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Interrogation of the contribution of endothelial cells to aortic aneurysmal disease: unraveling the TGF-ß paradox and the role of nitric oxide.
Impaired TGF-ß signaling has been implied in thoracic aortic aneurysm and dissection (TAAD) related disorders such as Loeys-Dietz syndrome. Although pathogenic variants in genes coding for components of the TGF-ß signaling pathway have been identified as causal for these diseases, the precise mechanisms by which these specific variants lead to pathology remain elusive. Since medial degeneration is the main pathological substrate for TAAD, vascular smooth muscle cell (VSMC) dysfunction is often considered as the main culprit, but the role of endothelial cells (ECs) is neglected. Dysregulated endothelial nitric oxide (NO) signaling contributes to aneurysm development, but its link to TGF-ß signaling remains vague. With this project, I will elucidate the TGF-ß paradox and investigate the effect of impaired TGF-ß signaling on NO regulation by in vivo fluorescent light sheet imaging in zebrafish. I will use an innovative EC and VSMC specific fluorescent TGF-ß reporter to study TGF-ß signaling in real time in a zebrafish Tgfb2 knockout line. Next, by using a novel genetically encoded eNO probe (geNOps), I will investigate how impaired TGF-ß signaling affects NO regulation by in vivo imaging. Finally, I will identify therapeutic targets using an RNA sequencing approach on the novel zebrafish models I developed. This will bring us closer to a curative therapy for life-threatening TAAD and pave the way for the identification of prognostic biomarkers of aortic disease severity.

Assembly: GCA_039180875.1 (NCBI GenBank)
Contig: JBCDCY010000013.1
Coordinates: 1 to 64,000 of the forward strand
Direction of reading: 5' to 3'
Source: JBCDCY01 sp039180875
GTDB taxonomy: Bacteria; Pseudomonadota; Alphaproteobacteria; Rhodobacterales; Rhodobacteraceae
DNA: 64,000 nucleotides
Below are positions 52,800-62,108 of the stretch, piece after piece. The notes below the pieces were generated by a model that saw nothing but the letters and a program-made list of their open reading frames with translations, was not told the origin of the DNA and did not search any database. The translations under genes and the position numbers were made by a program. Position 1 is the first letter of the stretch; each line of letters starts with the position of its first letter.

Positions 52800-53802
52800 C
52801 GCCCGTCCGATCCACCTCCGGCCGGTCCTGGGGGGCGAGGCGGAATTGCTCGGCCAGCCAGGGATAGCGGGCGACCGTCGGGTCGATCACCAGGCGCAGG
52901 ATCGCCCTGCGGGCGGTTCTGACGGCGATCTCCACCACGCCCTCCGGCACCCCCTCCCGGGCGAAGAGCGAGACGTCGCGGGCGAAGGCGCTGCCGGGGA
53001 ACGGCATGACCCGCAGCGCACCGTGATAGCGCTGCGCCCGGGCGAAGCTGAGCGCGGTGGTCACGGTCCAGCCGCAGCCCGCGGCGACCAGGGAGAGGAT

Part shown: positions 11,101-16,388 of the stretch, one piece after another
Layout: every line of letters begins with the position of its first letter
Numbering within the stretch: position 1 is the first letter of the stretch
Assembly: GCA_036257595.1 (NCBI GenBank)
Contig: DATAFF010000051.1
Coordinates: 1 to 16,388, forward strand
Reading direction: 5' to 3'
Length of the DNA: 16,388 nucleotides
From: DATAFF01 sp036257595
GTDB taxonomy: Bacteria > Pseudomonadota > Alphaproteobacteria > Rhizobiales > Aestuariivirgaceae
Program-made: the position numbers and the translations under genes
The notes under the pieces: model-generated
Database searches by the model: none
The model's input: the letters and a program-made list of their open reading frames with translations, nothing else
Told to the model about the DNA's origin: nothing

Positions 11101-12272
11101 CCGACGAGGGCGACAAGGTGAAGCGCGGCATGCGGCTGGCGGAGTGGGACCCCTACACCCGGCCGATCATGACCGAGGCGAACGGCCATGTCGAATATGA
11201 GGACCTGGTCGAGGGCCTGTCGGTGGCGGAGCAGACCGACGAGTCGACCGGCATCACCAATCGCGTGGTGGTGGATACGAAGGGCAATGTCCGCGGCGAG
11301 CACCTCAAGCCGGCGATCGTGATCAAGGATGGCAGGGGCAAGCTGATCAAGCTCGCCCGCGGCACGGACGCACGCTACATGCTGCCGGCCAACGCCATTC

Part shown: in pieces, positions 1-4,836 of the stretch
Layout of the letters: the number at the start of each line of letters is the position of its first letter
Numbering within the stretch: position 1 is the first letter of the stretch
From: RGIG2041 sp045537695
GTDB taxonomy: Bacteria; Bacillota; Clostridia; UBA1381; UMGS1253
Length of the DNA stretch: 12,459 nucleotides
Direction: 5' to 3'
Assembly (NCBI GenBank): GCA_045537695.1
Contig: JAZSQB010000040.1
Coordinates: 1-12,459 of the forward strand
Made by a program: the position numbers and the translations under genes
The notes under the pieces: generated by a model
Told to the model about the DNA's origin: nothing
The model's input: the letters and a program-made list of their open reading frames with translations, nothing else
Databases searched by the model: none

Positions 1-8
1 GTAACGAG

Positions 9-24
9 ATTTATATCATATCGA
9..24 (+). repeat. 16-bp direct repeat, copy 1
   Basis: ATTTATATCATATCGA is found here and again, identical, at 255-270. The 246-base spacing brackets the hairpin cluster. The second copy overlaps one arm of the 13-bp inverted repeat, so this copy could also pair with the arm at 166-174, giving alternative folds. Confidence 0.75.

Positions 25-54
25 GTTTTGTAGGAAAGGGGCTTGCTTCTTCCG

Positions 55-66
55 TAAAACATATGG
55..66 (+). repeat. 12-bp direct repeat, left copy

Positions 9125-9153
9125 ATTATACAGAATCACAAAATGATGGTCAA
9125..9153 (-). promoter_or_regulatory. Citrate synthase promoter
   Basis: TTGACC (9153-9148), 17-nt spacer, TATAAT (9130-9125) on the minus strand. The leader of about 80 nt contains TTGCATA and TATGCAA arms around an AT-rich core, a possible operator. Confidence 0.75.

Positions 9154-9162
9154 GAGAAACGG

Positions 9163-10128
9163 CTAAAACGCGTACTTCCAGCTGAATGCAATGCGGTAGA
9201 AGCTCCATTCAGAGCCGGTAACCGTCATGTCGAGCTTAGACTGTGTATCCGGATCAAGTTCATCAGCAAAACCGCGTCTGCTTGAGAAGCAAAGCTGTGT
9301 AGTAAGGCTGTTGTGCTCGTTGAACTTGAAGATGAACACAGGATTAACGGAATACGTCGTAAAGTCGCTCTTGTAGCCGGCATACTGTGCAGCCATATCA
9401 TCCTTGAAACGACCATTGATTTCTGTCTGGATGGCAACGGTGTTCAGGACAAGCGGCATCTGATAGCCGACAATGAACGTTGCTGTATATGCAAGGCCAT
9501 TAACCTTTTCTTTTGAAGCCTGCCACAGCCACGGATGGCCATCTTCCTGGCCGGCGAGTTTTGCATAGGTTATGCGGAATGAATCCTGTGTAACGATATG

Date:1 Oct 2022 → Today
Disciplines:Vascular diseases, Cell signalling, Genetics